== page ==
After several months of negotiations and uncertainty, the Commission Regulation 176/2014 (Regulation) implementing the backloading proposals was finally published in the Official Journal on 25 February 2014. This has already had a significant impact on the carbon price, which rose by 10% after the details were confirmed, hitting a 14 month high of €7.33 on 24 February 2014.

Whether or not EU Emissions Trading Scheme (EU ETS) installations were in favour of backloading, the publication of the Regulation does at least give some certainty over the short term future of the EU ETS.


As reported in our previous articles the legislative reform gives power to the European Commission (the Commission) to withhold 900 million carbon allowances from 2013-15 auctions and reintroduce them later in Phase III, a process commonly referred to as "backloading". This has now been achieved by the Regulation, the full name for which is "Commission Regulation 176/2014 amending Regulation 1031/2010 in particular to determine the volumes of greenhouse gas emission allowances to be auctioned in 2013-20".

When will allowances actually be withdrawn?

The UK has announced that it will be the first Member State to withdraw allowances from the EU ETS.  According to ICE Futures Europe, from 12 March 2014 the UK will reduce the volume of its fortnightly auction of allowances from 4.63 million to 2.515 million. Other Member States will start to cut the number of allowances per sale from 17 March 2014, with Poland stopping auctions altogether from 5 March.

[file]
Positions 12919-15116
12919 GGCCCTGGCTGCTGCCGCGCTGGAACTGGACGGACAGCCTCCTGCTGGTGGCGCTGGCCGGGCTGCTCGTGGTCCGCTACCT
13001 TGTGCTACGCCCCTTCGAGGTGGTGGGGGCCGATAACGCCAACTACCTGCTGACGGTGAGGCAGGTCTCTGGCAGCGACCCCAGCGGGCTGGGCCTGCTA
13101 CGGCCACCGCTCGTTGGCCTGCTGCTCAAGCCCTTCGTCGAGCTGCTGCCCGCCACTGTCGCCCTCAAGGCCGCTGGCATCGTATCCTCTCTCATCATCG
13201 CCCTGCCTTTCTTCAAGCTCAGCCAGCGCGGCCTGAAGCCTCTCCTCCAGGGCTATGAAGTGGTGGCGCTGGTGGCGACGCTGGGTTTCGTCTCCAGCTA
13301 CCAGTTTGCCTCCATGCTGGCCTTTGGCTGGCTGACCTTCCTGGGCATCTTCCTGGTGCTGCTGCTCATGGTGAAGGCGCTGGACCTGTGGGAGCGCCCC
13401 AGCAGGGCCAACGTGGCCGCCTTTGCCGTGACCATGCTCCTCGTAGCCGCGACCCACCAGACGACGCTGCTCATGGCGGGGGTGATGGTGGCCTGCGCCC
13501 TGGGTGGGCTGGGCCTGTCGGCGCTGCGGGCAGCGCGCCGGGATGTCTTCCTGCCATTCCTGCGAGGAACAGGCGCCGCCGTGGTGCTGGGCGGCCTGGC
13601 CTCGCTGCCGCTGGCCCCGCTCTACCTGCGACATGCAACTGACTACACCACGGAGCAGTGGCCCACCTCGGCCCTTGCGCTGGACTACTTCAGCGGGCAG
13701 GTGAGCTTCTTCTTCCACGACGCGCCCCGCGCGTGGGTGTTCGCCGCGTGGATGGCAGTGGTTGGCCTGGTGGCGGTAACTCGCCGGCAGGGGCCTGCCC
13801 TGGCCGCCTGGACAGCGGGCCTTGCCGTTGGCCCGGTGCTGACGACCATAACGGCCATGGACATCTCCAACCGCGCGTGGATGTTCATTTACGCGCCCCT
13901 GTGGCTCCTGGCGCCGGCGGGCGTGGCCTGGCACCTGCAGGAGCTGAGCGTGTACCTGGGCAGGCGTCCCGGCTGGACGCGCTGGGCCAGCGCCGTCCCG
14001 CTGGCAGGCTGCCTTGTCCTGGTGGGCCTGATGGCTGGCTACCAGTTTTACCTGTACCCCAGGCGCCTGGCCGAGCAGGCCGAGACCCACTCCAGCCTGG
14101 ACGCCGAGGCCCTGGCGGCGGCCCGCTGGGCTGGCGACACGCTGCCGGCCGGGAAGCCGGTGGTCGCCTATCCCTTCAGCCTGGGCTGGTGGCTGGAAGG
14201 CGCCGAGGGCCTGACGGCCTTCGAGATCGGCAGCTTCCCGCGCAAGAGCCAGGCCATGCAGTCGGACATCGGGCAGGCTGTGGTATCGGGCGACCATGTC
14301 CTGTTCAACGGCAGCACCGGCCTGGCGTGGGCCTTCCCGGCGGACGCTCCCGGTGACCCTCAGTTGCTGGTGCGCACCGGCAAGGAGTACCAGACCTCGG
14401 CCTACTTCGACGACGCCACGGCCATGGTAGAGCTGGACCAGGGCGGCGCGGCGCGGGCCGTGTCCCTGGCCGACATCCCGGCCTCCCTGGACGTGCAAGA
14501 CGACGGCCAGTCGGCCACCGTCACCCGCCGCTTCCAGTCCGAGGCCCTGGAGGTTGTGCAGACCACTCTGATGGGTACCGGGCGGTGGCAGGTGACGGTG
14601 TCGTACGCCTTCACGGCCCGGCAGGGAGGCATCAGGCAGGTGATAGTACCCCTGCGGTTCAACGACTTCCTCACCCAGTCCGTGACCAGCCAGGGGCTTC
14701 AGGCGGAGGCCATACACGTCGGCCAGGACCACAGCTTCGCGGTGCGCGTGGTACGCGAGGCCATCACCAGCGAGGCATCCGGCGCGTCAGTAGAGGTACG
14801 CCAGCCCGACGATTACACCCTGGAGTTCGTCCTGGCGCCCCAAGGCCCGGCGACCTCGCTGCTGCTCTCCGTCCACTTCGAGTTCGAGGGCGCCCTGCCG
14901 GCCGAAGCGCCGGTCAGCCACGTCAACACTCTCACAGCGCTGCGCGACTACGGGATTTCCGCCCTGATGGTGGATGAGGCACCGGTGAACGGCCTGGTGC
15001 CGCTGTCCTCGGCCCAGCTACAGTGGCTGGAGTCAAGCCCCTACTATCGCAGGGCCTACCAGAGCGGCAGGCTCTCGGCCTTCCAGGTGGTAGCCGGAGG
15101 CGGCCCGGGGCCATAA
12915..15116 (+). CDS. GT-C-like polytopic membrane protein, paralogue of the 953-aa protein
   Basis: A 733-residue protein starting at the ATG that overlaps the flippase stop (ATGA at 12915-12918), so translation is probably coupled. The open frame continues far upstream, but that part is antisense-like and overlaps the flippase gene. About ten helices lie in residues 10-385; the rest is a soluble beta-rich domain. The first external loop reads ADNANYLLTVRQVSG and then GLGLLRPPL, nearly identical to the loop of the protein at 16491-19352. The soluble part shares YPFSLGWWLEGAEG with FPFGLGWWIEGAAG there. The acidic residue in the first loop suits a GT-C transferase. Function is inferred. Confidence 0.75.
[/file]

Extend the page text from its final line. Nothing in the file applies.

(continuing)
How will backloading affect the price of carbon allowances?

Backloading is intended to increase the price of carbon allowances and encourage installations to instead invest in energy efficiency measures to reduce the cost of compliance. Although it has so far had a positive effect on the carbon prices, traders expect prices to fluctuate over the next week or so before the first portion of allowances are removed.

However, without further substantive legislative reform the future of a successful EU ETS still remains uncertain. A decision is still to be made on whether the more dramatic changes to the EU ETS like the proposed reserve mechanism will be introduced. The reserve mechanism would make it possible for supply to be adapted to meet demand and address the surplus of allowances. Given the difficulties of achieving approval for backloading it is likely that a final decision on the wider structural reforms will not delayed for some time.